I came across an interesting book the other day titled Feminine Ingenuity, How Women Inventors Changed America. Based on the title alone I couldn’t resist purchasing a copy to check it out. And if that wasn’t enough, the following blurb from the New York Times Book Review cinched it for me. “Some 200 years of women’s inventions. Some are brilliant, some are whimsical, but most were created by women who, in doing their work, thought, ‘There has got to be a better way.’ Then went on to find it”
Though I haven’t read it all the way through yet, I’m thoroughly enjoying it. One of the things I find particularly interesting is the social mores of the time that influenced these women. Though women have invented many useful and ingenuous items throughout history, it seems there was a particular dread of having their names in the public eye that held many women back from seeking patents in the early years of our country. There was also the catch 22 for married women in that while single women enjoyed full control over any patents they acquired, it was a different story for their married counterparts. Most states had laws well into the nineteenth century that either transferred a married woman’s property outright to her husband or gave him the power to make decisions about its disposition.
But even so, many women persevered and pursued patents to mark their inventions. I thought I’d go ahead and share some of the more interesting tidbits I’ve learned to date.
- 1715 -The first known American inventor was Sybilla Masters who devised a method for processing Indian corn into corn meal. The patent, however, had to be issued in her husband’s name As it was unheard of for a woman to own a patent.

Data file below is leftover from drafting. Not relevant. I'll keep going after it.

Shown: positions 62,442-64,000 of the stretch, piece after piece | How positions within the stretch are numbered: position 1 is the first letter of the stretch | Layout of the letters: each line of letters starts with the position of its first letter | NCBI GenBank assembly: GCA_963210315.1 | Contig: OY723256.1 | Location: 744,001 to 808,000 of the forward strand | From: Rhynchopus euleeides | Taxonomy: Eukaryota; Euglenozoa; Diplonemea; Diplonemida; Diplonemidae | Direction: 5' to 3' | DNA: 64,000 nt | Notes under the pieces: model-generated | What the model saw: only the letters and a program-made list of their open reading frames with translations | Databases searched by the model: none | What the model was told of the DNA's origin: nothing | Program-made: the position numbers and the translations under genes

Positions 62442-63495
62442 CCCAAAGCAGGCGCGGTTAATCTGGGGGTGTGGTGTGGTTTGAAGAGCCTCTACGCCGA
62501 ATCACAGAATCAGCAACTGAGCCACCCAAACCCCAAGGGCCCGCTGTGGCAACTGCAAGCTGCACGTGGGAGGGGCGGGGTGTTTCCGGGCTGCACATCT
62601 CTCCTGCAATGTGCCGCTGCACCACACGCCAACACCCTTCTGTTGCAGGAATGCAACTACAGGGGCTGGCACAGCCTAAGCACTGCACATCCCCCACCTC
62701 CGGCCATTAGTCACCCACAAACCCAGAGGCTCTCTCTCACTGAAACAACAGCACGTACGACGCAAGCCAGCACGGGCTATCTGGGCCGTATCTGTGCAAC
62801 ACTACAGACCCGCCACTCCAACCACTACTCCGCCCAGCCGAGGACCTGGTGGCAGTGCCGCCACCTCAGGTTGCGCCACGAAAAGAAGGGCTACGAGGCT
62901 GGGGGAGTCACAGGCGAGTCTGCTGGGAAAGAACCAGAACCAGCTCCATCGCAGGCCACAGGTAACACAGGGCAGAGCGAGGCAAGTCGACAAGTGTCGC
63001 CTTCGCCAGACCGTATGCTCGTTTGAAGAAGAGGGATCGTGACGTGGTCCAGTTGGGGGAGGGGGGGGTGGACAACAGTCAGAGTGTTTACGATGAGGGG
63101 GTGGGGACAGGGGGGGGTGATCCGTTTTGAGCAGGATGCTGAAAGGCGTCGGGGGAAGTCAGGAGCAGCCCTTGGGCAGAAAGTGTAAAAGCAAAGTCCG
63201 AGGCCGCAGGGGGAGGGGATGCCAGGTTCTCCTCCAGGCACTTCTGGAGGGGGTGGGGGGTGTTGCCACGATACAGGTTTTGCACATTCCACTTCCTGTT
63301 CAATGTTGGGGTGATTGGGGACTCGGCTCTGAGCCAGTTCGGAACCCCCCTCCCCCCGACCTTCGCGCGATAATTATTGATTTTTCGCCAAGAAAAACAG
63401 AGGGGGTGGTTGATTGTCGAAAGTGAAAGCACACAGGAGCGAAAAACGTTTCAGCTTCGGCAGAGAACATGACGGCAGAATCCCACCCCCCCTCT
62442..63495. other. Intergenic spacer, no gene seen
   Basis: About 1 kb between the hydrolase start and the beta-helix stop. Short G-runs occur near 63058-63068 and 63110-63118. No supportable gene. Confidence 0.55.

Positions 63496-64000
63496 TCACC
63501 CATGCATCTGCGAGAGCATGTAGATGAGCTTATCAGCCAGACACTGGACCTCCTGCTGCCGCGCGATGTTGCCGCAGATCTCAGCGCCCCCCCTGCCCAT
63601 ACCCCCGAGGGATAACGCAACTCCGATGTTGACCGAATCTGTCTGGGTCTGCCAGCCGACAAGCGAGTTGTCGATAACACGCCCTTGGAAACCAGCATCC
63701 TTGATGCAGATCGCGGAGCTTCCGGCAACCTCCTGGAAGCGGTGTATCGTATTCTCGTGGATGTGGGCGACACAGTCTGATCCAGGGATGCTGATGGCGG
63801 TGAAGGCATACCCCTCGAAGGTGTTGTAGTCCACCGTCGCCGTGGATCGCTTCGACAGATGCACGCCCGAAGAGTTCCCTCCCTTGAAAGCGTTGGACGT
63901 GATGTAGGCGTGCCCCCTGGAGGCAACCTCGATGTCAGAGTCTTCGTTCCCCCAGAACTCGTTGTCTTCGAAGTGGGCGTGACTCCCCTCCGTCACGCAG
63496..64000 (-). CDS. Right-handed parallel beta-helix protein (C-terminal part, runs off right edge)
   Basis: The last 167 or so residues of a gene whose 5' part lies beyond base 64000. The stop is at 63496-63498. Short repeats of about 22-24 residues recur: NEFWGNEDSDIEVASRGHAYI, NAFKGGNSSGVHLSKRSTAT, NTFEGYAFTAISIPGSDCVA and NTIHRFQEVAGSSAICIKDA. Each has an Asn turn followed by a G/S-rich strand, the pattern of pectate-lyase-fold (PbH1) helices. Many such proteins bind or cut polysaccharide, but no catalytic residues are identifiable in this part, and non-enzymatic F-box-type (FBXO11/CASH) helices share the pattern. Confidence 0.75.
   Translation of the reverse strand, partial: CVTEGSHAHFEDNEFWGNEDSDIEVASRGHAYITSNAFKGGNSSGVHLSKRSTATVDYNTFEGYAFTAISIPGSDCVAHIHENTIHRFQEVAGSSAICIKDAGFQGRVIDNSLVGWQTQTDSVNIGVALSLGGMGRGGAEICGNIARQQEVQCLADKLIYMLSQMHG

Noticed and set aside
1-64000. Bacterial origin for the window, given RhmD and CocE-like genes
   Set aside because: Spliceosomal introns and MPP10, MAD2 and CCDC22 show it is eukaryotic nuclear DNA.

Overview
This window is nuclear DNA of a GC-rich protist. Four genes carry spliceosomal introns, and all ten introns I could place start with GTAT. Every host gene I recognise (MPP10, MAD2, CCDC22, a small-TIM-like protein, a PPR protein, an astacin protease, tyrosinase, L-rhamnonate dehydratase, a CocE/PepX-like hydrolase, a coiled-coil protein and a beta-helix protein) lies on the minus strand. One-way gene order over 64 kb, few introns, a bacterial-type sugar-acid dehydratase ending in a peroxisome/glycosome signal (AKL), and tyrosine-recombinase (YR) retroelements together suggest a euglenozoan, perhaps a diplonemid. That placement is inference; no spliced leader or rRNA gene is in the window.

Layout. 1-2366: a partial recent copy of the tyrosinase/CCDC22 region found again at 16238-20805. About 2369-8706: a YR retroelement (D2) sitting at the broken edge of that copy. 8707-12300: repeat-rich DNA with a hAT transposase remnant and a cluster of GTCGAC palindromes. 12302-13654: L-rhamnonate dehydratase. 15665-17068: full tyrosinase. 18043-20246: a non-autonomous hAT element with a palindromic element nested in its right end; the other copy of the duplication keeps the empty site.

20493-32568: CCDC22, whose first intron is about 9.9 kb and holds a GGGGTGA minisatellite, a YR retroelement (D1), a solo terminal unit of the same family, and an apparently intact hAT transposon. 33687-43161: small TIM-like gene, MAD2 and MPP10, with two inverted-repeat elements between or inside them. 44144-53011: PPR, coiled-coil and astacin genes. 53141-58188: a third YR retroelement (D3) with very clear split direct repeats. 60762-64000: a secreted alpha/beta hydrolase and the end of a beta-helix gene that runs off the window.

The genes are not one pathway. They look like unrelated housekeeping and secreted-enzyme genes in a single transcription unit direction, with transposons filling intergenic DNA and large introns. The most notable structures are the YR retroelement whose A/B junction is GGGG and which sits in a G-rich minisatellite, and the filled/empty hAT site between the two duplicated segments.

- 1793 – The honor of being the first American
women to hold a patent in her own name went to Hannah Slater who developed cotton sewing thread.
- 1845 – Sarah Mather received a patent for a submersible lamp and telescope that were used to illuminate the ocean depths
- 1849 – Mary Ann Woodward received a patent for a motion activated fan that was attached to a rocking chair
- 1863 – Clarissa Britain patented and improved ambulance wagon that allowed for placing cots of injured parties on racks inside the wagon without the jostling involved in transferring them to another surface
- 1865 – Sarah Hussey, a nurse, invented an improved hospital table that focused on the comfort of the patient, including head and foot rests and a sling to elevate or lower injured limbs.
- 1865 – Temperance Edson invented a ‘self-inflator’ for raising sunken vessels
- 1871 – Margaret Knight invented the machine that folds and glues brown paper to form the ‘satchel-bottomed’ paper grocery sack.
I’m looking forward to learning more about the inventive women who helped shape our world as I read further into the book.